Electric cars in the cold: do they still work in Maine

Do electric cars work in Maine’s cold temperatures?

That depends on how you drive, owners say.

PARIS, Maine — Scott Randall checked the gauges as he drove his all-electric Chevy Bolt.

“The car will tell you if you’re driving conservatively or driving aggressively, the colors [on the gauge] will change,” he said.

The way people drive their electric vehicles (EVs) matters, he said, especially in winter. Cold weather can impact the batteries that run the cars, and reduce a vehicle’s driving range.

Randall is the general manager of Paris Autobarn, an independent used car and repair shop that specializes in EVs and hybrids. He said he has seen it on his own car, and that range is one of the first things potential buyers ask about.

“You will [have] in a Chevy Bolt an average range of 250 miles in summer. You will be around the 180-mile range, [maybe] 200 miles in winter. But a lot of that has to do with owner habits and how they drive the vehicle,” Randall said.

The impact of cold weather, however, can come as a surprise for some EV buyers.

David Page told NEWS CENTER Maine he bought an EV in May, and loved the vehicle. But when the winter cold hit in early January, he got an unpleasant surprise.

“When the range dropped from about 350 to 175 and 175 for me just didn’t do it,” he said.

Randall said it isn’t unusual for some EVs to have the range drop as much as 30% in the extreme cold, but that experience helps drivers learn how to manage it.

His first suggestion is to plug the car into a charge whenever possible, always keeping the batteries up and charged to be close to the maximum range. He said that applies to a trip to the grocery store as much as sitting at home.

“We suggest leaving the car plugged in all the time, when you get home for example. It’s like having a gas station at your house so you’re always full.”

He said driving conservatively saves power, and in the right mode, the cars also help charge themselves when slowing or going downhill, through a system called regenerative braking.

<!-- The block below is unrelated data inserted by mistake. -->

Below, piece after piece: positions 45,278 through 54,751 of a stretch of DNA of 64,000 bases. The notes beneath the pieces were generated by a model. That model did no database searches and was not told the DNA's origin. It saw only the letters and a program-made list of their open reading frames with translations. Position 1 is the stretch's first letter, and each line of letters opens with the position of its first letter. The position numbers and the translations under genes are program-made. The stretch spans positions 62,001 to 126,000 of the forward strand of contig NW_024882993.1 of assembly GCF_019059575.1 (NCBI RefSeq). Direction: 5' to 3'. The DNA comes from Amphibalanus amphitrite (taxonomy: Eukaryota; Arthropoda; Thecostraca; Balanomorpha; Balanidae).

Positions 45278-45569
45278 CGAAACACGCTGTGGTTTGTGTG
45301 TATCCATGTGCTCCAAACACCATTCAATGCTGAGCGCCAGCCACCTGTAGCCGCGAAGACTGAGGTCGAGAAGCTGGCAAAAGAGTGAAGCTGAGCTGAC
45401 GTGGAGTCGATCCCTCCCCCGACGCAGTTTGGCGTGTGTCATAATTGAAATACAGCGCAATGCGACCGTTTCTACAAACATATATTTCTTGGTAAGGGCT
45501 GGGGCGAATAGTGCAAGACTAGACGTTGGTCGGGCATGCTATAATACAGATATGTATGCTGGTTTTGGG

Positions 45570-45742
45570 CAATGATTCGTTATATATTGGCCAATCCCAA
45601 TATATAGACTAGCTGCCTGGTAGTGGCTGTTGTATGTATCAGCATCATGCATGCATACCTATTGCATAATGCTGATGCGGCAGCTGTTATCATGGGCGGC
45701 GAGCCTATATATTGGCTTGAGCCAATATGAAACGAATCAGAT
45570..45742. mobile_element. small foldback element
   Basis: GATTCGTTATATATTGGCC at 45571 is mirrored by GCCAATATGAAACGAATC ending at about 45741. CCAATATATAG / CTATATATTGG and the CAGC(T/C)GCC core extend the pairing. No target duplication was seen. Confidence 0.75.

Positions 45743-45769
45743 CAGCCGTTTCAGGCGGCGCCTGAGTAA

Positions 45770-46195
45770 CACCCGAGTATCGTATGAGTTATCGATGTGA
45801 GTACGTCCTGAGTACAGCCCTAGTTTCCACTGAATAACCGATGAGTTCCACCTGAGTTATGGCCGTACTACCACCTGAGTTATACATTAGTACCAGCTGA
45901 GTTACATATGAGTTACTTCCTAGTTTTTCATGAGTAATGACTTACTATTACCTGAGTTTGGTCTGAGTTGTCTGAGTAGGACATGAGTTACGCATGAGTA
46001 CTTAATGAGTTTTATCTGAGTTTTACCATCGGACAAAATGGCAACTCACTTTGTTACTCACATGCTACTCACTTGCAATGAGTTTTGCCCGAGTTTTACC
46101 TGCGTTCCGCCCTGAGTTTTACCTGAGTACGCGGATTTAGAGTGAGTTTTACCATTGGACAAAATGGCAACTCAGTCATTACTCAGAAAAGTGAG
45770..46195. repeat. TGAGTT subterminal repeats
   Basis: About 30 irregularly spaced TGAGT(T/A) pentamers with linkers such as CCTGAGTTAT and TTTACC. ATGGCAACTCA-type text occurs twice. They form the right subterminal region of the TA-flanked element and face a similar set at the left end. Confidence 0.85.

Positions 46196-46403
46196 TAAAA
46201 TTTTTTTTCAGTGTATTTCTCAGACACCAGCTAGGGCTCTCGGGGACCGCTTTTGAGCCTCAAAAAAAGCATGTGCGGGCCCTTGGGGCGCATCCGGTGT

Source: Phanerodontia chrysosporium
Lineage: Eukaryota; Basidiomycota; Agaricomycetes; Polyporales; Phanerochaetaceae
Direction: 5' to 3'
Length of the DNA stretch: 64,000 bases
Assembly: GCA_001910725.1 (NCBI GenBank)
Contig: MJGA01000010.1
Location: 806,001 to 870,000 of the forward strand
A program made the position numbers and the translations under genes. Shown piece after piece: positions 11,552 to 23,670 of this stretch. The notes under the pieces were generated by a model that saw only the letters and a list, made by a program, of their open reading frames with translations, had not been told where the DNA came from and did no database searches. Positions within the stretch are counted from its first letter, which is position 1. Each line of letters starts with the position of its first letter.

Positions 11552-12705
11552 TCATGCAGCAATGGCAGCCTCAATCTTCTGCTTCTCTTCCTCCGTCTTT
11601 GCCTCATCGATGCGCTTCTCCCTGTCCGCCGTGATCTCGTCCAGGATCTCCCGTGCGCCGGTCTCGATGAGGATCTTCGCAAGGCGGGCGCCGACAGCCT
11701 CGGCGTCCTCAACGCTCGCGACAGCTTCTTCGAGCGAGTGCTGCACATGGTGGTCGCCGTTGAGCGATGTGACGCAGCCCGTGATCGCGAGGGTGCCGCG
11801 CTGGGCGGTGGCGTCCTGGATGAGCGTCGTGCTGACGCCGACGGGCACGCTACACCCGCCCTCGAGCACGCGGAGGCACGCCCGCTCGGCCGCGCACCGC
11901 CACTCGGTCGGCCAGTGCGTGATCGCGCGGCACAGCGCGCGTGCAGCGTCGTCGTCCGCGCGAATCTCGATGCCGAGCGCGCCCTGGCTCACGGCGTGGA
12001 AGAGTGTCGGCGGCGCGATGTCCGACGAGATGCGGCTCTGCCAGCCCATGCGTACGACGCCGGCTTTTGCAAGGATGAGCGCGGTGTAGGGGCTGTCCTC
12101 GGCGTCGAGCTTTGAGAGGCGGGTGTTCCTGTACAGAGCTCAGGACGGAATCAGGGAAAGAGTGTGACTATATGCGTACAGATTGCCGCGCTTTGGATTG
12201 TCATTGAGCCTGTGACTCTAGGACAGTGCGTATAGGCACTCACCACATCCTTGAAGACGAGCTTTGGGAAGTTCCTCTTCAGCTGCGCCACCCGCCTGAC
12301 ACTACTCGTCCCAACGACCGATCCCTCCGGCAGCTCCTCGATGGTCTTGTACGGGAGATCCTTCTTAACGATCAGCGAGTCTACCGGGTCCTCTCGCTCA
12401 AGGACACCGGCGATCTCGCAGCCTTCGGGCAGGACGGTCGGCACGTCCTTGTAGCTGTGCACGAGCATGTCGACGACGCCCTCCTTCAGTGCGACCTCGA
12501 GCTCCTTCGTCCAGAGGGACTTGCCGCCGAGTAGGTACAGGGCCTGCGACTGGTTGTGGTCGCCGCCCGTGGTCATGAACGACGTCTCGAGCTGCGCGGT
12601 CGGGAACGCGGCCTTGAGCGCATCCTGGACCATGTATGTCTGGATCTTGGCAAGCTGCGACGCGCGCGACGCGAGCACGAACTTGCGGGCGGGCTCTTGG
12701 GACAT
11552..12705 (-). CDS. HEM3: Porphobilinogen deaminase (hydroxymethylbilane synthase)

Beyond that, Randall said cars with heat pumps use less power than those with conventional car heaters. And since most EVs have seat and steering wheel heaters, he said the larger heater can be turned off or at least turned down.

Randall also said that technology is improving, and EVs are gradually getting bigger battery packs with longer range.

The other remedy, he said, is drivers getting used to their cars.

NEWS CENTER Maine engineer Nate Tinsley said he has been driving an EV for several years and is now far more comfortable with the reduced range than he was initially. And meteorologist Keith Carson, an avid EV owner, points out that gasoline-powered cars also get lower gas mileage when it’s cold.

Both said improving battery technology will make a big difference, but that EVs already are practical for Maine.

Scott Randall clearly agrees. And for those who want to get started in EVs but worry about range, he suggests the plug-in hybrids may be an ideal compromise. The cars, he said, can travel 40-50 miles on a charge, but still have a gasoline engine that can take over for longer trips.

The Maine Bureau of Motor Vehicles says there are currently fewer than 1,500 all-electric vehicles registered in the state . However, there are more than 19,000 hybrids on the roads.